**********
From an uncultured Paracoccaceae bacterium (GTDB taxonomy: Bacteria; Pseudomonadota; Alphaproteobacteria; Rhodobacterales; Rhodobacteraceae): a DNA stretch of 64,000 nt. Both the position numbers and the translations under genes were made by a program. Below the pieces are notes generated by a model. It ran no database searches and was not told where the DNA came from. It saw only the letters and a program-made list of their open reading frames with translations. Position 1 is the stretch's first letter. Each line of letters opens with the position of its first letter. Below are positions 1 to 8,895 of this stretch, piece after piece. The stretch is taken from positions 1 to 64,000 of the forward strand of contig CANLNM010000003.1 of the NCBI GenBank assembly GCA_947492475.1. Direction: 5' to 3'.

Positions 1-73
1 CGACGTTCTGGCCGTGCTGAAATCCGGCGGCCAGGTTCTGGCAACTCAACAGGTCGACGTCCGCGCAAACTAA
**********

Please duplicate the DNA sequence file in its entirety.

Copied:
From an uncultured Paracoccaceae bacterium (GTDB taxonomy: Bacteria; Pseudomonadota; Alphaproteobacteria; Rhodobacterales; Rhodobacteraceae): a DNA stretch of 64,000 nt. Both the position numbers and the translations under genes were made by a program. Below the pieces are notes generated by a model. It ran no database searches and was not told where the DNA came from. It saw only the letters and a program-made list of their open reading frames with translations. Position 1 is the stretch's first letter. Each line of letters opens with the position of its first letter. Below are positions 1 to 8,895 of this stretch, piece after piece. The stretch is taken from positions 1 to 64,000 of the forward strand of contig CANLNM010000003.1 of the NCBI GenBank assembly GCA_947492475.1. Direction: 5' to 3'.

Positions 1-73
1 CGACGTTCTGGCCGTGCTGAAATCCGGCGGCCAGGTTCTGGCAACTCAACAGGTCGACGTCCGCGCAAACTAA